SORRENTO, Louisiana — Fern Barnett, a 71-year-old great-grandmother, is running to be the next Sorrento chief of police Nov. 4.
In doing so, Barnett has likely prevented the quick end to the police department that town officials have been building momentum toward for more than a year.
The Advocate reports (http://bit.ly/XCvRdC ) Barnett, who recently retired as assistant town clerk, qualified Wednesday to run for the remaining term of former Police Chief Earl Theriot Jr.
Barnett's candidacy puts a widely expected twist on a town proposition also on the ballot Nov. 4: Town voters will be asked whether they should abolish both the position of the elected police chief and the Police Department.
The measure was brought forward amid turmoil in the Police Department and the resignation and conviction of Theriot in February for lying to an FBI officer.
Barnett's candidacy means Sorrento voters will either have a new chief selected — if she is unopposed — or will be asked Nov. 4 to elect a chief, and at the same time decide whether to abolish the chief's position and the department.
Barnett, a Democrat, said she believes the majority of Sorrento's 1,500 residents want to keep the department. She said she has had a lot of encouragement about running and believes having a Police Department is important for Sorrento's identity as its own community.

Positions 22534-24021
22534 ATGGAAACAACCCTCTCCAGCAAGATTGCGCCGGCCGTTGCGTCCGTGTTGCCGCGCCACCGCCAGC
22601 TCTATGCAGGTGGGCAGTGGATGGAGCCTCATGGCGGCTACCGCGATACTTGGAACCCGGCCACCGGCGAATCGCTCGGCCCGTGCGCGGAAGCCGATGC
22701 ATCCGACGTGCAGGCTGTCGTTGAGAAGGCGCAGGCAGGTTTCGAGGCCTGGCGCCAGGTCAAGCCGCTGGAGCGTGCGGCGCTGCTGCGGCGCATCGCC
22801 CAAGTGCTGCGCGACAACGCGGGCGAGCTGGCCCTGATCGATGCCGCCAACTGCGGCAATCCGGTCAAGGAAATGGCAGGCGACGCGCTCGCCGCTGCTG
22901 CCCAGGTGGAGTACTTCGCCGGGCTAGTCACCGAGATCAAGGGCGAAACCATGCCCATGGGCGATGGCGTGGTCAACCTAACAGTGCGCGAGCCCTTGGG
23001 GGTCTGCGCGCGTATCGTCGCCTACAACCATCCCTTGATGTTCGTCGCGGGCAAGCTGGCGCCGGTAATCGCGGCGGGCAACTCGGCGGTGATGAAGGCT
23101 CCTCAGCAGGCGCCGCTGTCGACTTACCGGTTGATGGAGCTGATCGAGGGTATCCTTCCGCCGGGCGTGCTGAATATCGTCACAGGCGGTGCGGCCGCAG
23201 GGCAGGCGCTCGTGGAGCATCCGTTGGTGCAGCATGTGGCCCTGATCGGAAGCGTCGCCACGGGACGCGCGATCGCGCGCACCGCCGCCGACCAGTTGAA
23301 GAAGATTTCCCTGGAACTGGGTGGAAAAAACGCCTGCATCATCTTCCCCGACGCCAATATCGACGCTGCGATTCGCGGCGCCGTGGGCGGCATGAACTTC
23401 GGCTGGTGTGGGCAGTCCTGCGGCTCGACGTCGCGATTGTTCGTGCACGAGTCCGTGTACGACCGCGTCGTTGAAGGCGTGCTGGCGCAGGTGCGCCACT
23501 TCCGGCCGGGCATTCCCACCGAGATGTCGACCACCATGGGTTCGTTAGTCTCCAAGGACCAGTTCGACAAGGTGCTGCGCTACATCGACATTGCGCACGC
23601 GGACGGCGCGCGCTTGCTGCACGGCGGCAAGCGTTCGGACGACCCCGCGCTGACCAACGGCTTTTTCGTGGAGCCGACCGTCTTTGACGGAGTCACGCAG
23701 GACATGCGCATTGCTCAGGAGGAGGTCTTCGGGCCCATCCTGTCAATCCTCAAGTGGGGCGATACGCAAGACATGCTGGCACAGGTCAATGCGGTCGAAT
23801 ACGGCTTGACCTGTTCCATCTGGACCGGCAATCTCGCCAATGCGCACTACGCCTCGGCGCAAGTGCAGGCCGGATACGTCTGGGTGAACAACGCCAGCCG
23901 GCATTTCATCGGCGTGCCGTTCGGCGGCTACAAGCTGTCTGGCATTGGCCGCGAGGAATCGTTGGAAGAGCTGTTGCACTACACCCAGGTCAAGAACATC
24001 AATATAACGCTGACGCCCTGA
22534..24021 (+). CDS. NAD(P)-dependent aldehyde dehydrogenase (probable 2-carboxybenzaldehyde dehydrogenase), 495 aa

"I mean if you get rid of the Police Department, you're going backward, not moving forward," she said.
Barnett, who is petite and stands about 5-feet tall, said that if elected, she does not plan to patrol the streets.
"I probably couldn't chase anyone down and tackle them now," Barnett said, but she added that she sees the job as an administrative one.
In the early 1980s, Barnett served one term as town alderwoman and for many years was involved as volunteer in the town's signature but now defunct Boucherie Festival.
She said she is hopeful that, if elected and if she gets cooperation from Mayor Mark Lambert and the Town Council, she can have the department back on its feet and eventually hire new officers until a new chief can take over.
Information from: The Advocate, http://theadvocate.com